This brief exercise provides a model for creating product/service stories that validate new product/service initiatives and demonstrate empathy with your customers.
Watson Personality Insights:
“The IBM Watson Personality Insights service uses linguistic analytics to infer cognitive and social characteristics, including Big Five, Values, and Needs, from communications that the user makes available, such as email, text messages, tweets, forum posts, and more. By deriving cognitive and social preferences, the service helps users to understand, connect to, and communicate with other people on a more personalized level.” – IBM
Watson can be used to increase empathy and improve brand messaging. For example, one exercise would be to compare the output of the messaging included in marketing and sales collateral with a sample of customers’ updates from social media. By analyzing the similarities and differences between the two, you stand to gain a new level of understanding and appreciation for their needs and values in addition to their familiar syntax.
What? | How? | Why? Method: The Institute of Design at Stanford (d.school) has documented a number of design-thinking exercises in their bootcamp bootleg toolkit, of which the What? | How? | Why? method is most effective at driving deeper levels of observation, and empathy towards customers.
Using a photo of your customers in the field using your offering, a team will begin to list observations moving from concrete (What?), to understanding (How?), to interpretation (Why?). As Steve Blank likes to say, “There are no facts inside your building, so get outside.” A simple exercise such as this repeated quarterly can stave off the inertia towards product/organization centric thinking and ensure the customer’s needs remain visible inside the organization.
Still not sure if empathy can produce transformative results? Consider Umpqua bank, which has made customer and community service central to its brand for decades:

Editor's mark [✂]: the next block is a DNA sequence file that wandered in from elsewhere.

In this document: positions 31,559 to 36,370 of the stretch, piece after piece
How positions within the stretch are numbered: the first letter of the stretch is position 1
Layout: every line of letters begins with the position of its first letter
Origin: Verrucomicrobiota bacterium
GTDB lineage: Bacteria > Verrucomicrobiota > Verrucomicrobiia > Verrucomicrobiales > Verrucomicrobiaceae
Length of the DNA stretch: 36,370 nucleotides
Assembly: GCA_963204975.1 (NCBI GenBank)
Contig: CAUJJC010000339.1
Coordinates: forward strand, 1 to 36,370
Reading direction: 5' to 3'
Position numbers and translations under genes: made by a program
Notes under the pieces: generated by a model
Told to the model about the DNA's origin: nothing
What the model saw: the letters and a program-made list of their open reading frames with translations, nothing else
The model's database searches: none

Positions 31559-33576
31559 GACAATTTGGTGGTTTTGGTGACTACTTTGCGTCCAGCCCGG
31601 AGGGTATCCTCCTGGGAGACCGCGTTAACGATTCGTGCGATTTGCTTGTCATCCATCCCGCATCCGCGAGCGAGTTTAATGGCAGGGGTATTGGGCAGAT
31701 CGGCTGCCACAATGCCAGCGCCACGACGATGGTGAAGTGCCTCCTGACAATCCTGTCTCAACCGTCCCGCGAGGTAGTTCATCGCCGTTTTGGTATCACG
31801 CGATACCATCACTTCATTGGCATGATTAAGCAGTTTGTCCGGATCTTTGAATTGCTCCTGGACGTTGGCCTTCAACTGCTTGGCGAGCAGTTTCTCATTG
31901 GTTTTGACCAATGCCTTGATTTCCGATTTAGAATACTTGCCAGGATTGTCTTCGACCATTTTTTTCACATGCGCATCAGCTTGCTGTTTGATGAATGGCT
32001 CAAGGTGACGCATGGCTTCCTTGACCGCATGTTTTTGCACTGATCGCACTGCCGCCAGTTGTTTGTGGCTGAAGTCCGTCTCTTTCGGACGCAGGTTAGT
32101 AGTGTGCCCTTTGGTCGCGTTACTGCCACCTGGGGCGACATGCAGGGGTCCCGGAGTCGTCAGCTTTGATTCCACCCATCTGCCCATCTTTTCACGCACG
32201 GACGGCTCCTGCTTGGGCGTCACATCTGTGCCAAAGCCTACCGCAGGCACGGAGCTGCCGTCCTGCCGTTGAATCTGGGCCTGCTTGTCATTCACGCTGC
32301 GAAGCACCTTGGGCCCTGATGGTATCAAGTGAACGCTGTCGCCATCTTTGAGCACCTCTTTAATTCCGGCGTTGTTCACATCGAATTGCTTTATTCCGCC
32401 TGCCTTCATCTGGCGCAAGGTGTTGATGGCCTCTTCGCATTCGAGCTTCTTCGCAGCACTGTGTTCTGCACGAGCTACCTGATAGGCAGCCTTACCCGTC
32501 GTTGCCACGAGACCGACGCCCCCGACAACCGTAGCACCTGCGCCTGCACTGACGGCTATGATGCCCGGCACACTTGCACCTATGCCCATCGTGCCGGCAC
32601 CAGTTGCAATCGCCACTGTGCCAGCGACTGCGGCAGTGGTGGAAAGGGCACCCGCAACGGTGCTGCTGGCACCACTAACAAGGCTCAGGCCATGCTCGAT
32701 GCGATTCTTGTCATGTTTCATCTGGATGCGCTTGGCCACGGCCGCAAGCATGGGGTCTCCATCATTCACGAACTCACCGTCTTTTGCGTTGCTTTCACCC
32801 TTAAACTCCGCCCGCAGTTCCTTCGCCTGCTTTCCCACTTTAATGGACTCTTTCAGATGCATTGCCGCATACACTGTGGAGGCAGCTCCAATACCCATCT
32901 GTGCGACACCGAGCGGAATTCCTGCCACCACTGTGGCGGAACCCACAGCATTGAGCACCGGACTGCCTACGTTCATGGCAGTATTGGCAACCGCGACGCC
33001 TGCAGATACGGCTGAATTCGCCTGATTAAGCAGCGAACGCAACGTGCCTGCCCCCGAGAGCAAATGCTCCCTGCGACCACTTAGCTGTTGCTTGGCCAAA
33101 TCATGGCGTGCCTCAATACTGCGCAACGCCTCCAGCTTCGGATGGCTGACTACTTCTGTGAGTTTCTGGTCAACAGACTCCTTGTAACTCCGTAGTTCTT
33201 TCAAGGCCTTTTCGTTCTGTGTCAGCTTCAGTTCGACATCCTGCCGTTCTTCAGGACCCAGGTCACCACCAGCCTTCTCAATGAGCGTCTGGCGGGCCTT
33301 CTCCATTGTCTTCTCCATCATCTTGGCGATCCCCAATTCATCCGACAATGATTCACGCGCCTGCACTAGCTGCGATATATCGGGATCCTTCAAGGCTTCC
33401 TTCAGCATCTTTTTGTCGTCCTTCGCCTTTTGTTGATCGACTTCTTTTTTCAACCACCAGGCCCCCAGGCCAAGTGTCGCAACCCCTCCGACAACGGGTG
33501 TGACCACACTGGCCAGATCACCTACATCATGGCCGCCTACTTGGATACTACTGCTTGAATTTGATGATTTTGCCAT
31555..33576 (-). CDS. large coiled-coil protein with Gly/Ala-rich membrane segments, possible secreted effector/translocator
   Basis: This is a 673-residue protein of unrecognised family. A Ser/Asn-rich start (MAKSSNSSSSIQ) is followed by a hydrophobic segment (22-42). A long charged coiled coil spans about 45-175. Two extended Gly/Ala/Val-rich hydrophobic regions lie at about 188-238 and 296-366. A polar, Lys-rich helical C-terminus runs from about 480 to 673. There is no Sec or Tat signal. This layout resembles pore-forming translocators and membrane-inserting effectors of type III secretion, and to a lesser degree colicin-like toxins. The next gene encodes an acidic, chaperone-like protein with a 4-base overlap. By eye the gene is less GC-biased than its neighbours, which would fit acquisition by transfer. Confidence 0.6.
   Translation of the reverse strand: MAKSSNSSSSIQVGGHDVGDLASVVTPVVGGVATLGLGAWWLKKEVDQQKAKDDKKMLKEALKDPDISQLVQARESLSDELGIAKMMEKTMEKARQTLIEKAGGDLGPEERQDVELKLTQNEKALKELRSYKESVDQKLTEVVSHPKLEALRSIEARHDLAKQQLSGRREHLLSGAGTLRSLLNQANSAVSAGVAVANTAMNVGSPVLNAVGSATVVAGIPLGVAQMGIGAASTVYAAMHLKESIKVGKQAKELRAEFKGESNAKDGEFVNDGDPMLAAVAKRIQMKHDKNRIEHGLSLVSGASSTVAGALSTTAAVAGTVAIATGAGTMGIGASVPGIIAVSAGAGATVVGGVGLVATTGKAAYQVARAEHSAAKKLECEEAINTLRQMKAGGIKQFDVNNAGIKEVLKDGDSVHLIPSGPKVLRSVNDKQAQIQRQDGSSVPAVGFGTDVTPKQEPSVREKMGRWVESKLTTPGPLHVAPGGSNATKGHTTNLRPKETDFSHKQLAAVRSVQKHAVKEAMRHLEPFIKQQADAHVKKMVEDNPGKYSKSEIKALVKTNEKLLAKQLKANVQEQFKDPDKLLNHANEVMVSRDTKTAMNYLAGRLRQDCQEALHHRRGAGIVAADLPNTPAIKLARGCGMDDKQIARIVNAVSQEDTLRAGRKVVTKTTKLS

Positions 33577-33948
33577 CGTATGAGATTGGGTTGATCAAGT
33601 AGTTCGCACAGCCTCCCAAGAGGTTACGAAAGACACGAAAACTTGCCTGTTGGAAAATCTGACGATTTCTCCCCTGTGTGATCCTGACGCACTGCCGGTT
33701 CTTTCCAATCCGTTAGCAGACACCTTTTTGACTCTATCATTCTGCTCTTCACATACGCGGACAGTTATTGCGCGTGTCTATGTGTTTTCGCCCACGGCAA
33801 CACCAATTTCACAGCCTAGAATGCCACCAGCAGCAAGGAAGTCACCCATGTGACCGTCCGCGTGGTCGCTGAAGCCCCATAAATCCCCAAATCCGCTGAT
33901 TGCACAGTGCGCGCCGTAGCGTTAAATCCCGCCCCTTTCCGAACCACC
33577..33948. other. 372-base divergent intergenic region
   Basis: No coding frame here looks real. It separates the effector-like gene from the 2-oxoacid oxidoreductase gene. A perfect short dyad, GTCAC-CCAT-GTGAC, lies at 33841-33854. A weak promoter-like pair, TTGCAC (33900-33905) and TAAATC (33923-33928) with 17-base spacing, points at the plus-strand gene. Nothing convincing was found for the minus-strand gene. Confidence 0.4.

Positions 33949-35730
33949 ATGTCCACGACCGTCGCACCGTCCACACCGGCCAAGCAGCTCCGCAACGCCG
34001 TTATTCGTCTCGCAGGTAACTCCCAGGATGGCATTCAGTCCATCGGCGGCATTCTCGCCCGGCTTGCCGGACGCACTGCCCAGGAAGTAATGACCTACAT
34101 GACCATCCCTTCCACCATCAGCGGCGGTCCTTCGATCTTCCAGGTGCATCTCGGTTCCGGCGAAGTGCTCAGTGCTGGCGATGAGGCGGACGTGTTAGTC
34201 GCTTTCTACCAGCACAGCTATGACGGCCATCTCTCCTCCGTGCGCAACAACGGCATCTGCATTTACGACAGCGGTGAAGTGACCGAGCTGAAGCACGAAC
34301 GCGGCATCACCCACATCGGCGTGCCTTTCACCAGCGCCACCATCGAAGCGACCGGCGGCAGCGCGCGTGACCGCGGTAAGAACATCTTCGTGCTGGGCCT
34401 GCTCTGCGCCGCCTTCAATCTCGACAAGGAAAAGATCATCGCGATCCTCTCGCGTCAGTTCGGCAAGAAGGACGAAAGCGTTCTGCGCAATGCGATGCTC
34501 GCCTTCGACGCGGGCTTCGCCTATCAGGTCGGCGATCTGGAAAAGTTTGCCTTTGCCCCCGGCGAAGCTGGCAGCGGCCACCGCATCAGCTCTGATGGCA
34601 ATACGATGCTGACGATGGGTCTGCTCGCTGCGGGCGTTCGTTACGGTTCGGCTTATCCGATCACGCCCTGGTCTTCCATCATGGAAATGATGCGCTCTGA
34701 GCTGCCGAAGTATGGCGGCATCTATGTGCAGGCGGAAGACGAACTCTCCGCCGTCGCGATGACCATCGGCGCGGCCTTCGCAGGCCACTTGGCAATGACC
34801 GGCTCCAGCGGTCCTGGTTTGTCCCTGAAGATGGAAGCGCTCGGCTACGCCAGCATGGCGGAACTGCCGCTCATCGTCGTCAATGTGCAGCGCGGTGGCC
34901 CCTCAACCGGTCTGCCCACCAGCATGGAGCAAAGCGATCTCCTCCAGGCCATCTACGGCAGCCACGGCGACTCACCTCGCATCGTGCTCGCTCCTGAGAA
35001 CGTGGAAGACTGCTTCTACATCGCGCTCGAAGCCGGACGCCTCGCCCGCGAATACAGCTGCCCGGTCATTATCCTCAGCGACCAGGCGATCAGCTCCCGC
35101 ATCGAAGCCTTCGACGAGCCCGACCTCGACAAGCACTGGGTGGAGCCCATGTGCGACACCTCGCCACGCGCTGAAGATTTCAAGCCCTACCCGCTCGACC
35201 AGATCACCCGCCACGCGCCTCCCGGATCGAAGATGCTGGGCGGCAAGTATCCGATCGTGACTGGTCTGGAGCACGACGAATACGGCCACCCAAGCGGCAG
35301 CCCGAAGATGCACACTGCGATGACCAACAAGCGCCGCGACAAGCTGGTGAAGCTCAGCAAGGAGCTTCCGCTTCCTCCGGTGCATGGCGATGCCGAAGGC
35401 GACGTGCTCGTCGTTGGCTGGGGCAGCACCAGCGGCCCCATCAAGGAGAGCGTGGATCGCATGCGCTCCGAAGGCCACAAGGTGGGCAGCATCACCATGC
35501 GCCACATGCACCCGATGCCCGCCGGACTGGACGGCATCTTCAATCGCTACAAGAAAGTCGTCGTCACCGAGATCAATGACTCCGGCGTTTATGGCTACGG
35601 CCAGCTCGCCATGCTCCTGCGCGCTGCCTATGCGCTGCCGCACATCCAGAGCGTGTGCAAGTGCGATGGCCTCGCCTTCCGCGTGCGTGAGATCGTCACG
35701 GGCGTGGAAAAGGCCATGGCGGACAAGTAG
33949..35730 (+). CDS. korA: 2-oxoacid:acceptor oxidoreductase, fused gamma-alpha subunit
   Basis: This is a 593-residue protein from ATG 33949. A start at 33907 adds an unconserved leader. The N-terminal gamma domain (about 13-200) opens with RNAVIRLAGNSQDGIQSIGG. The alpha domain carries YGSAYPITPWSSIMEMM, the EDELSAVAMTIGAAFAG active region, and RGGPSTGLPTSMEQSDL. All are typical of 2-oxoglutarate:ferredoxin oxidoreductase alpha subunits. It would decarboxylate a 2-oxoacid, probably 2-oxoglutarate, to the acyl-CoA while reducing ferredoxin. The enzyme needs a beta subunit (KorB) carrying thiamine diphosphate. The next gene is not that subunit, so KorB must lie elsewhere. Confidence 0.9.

And the focus on individual customer service is if anything outdone by energy they pour into the community side of community banking. Their stores (as they call their branches) are intentionally designed as community spaces. They host events (last year, more than 6,000 events in their 200 locations) from movie nights to yoga classes to small business events to art exhibits and chocolate tastings. And their Local Spotlight program features small businesses in the community – it rotates quarterly – and even sell their products for them free of charge (businesses can apply to participate – many stores are booked through 2015). – Forbes
Umpqua’s bold moves and innovative strategy emerged from a deep understanding and commitment to their customer’s needs resulting in growth from four branches in 1995 to 400 today.
Empathy is more important than ever for customer development, especially in the context of technology. Ultimately, the leaders and teams that create meaningful experiences need to engage customers with both heart and brain by understanding needs, struggles, goals and challenges. How is your team leveraging empathy in customer development?
(Image courtesy of Jesus Sanz via Shutterstock)